There has been discussion within the organization about the wisdom of trading him. At some point, the Astros are going to stop stripping down the franchise. Should that happen right after trading Bud Norris? Or should it happen now? With the Astros headed toward a third straight 100-loss season, with attendance having declined 50 percent the last decade, with the games on local television in almost 40 percent of the area homes, this is a tough time to be an Astros fan.
Management attempted to send a different sort of message recently with the signing of second baseman Jose Altuve to a four-year extension, but that’s just window dressing. Winning is the only thing that will put fannies back in seats.
There’s hope. Shortstop Jonathan Villar, 22, and right-hander Jarred Cosart, 22, are in the big leagues. Outfielder George Springer and first baseman Jonathan Singleton are putting up nice numbers at Triple-A. Others appears to be on the way, and Luhnow’s history of running Cardinal drafts suggests his competence.
But it’s an uncertain path. As the Royals have learned, young players don’t come with guarantees. It’s the only way to build a franchise, but the building part of it can be longer and more painful than the way it’s drawn up. So the Astros have no idea how soon they’ll be respectable again.
Does Luhnow use Norris to add another piece to the farm system, or does he keep him and hope to make the rotation more competitive in 2014. He seems inclined to move him and to start fast-tracking his best kids to the big leagues in 2014-2015.
There’s no right answer for any of this. The Astros waited way too long to being this kind of reconstruction. Jim Crane is doing exactly what he promised to do when he bought the club in 2011. But another phase of the project has almost arrived. Bud Norris can contribute by either staying or going.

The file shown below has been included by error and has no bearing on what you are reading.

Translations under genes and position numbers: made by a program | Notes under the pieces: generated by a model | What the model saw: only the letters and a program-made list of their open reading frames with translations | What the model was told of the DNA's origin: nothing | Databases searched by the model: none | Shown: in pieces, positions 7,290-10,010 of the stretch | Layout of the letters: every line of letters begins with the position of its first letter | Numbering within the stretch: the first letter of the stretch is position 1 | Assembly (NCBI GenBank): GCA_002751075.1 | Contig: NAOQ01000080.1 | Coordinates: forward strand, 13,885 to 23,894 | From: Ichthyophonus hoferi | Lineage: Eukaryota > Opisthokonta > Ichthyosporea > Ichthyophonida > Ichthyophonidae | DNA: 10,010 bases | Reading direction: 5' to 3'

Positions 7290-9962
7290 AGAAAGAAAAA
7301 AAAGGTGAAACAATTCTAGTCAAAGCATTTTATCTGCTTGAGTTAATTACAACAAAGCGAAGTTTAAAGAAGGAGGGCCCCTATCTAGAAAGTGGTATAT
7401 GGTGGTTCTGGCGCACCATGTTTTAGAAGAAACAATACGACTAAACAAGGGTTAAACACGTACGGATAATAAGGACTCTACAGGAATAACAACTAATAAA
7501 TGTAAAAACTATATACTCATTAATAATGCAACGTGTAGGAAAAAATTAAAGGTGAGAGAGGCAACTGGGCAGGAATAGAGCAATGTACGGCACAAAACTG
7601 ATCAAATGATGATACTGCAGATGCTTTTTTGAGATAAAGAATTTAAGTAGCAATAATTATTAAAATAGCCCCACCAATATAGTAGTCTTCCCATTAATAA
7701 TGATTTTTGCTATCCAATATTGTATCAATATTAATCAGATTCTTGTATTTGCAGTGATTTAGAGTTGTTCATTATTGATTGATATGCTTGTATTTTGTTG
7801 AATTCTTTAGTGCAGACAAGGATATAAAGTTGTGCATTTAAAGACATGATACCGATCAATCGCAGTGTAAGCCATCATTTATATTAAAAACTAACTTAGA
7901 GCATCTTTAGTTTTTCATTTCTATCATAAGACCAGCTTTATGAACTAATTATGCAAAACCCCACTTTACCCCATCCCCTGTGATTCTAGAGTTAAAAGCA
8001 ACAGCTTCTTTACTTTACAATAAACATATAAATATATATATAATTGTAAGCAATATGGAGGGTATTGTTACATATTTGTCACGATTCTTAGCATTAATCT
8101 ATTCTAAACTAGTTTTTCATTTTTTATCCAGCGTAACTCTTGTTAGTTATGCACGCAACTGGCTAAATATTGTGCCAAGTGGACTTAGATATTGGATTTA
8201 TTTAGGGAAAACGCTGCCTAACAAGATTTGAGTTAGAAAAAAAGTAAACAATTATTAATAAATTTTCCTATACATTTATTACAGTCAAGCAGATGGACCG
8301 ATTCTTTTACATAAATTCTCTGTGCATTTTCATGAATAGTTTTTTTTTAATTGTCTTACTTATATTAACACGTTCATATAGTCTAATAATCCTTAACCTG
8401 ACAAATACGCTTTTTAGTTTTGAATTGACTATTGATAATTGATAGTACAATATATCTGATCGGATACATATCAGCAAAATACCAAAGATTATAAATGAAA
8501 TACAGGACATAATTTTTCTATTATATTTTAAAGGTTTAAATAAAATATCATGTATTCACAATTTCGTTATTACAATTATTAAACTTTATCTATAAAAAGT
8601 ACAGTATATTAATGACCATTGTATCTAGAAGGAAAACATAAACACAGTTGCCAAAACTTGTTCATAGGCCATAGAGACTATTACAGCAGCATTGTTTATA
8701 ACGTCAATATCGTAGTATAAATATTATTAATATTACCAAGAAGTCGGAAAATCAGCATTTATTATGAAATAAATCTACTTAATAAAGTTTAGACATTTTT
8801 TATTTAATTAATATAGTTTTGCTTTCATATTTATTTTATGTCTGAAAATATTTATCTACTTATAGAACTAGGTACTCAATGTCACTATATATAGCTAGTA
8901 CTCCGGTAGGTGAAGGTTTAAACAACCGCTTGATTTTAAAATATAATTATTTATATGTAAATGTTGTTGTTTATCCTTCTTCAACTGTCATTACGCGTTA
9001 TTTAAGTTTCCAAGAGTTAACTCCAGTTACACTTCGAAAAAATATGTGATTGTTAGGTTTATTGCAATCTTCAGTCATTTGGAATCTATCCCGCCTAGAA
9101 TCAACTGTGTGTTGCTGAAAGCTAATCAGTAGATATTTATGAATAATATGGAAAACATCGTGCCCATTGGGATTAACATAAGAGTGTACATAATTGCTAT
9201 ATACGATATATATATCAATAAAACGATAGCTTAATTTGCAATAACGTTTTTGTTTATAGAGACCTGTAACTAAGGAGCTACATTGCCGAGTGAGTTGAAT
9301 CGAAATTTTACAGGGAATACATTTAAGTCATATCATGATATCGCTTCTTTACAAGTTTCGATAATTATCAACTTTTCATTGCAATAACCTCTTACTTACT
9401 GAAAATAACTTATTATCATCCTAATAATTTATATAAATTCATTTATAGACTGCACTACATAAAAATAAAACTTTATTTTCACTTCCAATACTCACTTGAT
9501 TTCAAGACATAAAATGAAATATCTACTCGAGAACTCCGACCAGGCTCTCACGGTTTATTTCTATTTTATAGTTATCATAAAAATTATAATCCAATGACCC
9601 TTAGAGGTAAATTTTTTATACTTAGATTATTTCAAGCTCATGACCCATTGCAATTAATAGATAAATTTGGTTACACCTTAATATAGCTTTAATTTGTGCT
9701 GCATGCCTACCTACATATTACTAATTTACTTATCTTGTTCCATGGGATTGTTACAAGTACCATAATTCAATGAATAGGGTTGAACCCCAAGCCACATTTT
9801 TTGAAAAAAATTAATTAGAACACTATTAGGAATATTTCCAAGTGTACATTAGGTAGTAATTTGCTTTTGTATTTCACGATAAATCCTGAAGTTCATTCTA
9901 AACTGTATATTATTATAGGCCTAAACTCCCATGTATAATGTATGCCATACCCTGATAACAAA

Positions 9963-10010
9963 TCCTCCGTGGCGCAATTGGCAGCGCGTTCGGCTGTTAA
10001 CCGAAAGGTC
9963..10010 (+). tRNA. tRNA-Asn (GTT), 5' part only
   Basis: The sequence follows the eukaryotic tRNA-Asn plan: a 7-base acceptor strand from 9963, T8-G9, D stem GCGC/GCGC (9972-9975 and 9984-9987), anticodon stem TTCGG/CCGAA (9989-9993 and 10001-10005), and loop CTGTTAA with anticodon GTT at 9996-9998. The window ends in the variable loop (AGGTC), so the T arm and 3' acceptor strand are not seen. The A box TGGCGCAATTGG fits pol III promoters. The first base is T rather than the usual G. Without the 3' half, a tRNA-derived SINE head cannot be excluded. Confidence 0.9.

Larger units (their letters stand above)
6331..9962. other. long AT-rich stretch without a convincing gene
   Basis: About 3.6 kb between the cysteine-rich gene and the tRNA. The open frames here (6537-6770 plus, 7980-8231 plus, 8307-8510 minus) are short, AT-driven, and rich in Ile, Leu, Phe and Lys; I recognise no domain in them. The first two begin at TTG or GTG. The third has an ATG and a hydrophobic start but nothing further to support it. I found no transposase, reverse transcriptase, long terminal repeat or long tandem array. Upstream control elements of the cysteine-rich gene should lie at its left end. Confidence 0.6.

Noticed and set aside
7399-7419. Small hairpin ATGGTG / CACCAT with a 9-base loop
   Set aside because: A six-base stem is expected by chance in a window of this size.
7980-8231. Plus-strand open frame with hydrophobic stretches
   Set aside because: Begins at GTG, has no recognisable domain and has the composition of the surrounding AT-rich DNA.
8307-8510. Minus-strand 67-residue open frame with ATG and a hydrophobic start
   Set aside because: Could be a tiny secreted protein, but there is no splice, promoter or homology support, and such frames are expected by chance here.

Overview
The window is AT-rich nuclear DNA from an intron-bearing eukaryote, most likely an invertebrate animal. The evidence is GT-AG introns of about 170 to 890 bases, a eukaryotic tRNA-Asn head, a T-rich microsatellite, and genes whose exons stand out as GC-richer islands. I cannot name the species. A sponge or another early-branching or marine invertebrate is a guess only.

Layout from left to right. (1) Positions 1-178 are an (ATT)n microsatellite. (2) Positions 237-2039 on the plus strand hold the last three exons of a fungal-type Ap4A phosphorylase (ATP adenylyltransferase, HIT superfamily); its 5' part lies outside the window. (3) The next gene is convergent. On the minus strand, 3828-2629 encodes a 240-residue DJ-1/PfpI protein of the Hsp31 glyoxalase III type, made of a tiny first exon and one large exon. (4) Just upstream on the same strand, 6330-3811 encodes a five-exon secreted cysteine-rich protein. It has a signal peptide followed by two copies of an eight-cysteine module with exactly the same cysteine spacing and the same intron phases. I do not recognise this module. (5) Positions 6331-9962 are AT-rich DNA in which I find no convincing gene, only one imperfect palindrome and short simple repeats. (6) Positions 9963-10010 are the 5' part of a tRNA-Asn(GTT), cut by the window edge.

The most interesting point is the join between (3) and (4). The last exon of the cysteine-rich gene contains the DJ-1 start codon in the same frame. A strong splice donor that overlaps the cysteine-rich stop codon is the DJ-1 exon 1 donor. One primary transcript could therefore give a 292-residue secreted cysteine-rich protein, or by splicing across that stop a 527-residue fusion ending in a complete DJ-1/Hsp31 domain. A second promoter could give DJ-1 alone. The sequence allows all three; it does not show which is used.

If you told your Little Johnny that Ryan Braun was a role model, you’re the one who owes Little Johnny an apology.
I’m worn out by the Ryan Braun outrage. I mean, the hacks apparently were surprised to learn that Braun lied about his use of performance-enhancing drugs. Apparently the hacks weren’t paying attention. Did they really think the specimen collector contaminated the urine sample?
First, he couldn’t have broken the seal and put it back in place. The boys and girls at the lab would have known. Second, there’s no way he could have monkeyed with the sample without the boys and girls at the lab knowing.
Now if some columnists chose to discount science—and a few did—that’s their problem.
I’m especially worn out by the parents and coaches who say they just don’t know how they’re going to explain it to Little Johnny. This is very troubling.
Ryan Braun was a role model before he was caught cheating, and he’ll be a role model when he returns.
Every Little League should put Braun on a pedestal. Every coach should use him to show those kids how the game should be played.
Check out how he keeps his weight back in the batter’s box and how he explodes into the ball. Check out the discipline of his swing.
He’s one of those rare players who seems in control of the at-bat the moment he steps into the batter’s box. Albert Pujols was like that during his years with the Cardinals. He never lunged, never looked off-balance. Other players marveled at him.
There’s plenty more to admire about Braun, and absolutely nothing has changed in the wake of his admission that he used performance-enhancing drugs. He plays hard every single night. He runs the bases smartly, seemingly always seeing the entire field.
In short, he’s a gifted baseball player, one of the best of his generation. If I had a son playing Little League baseball, I’d tell him to study him and admire him and do things the way he did them.
Unfortunately, there are too many coaches and parents out there who want to add a moral or ethical component to our jock heroes. This is ridiculous.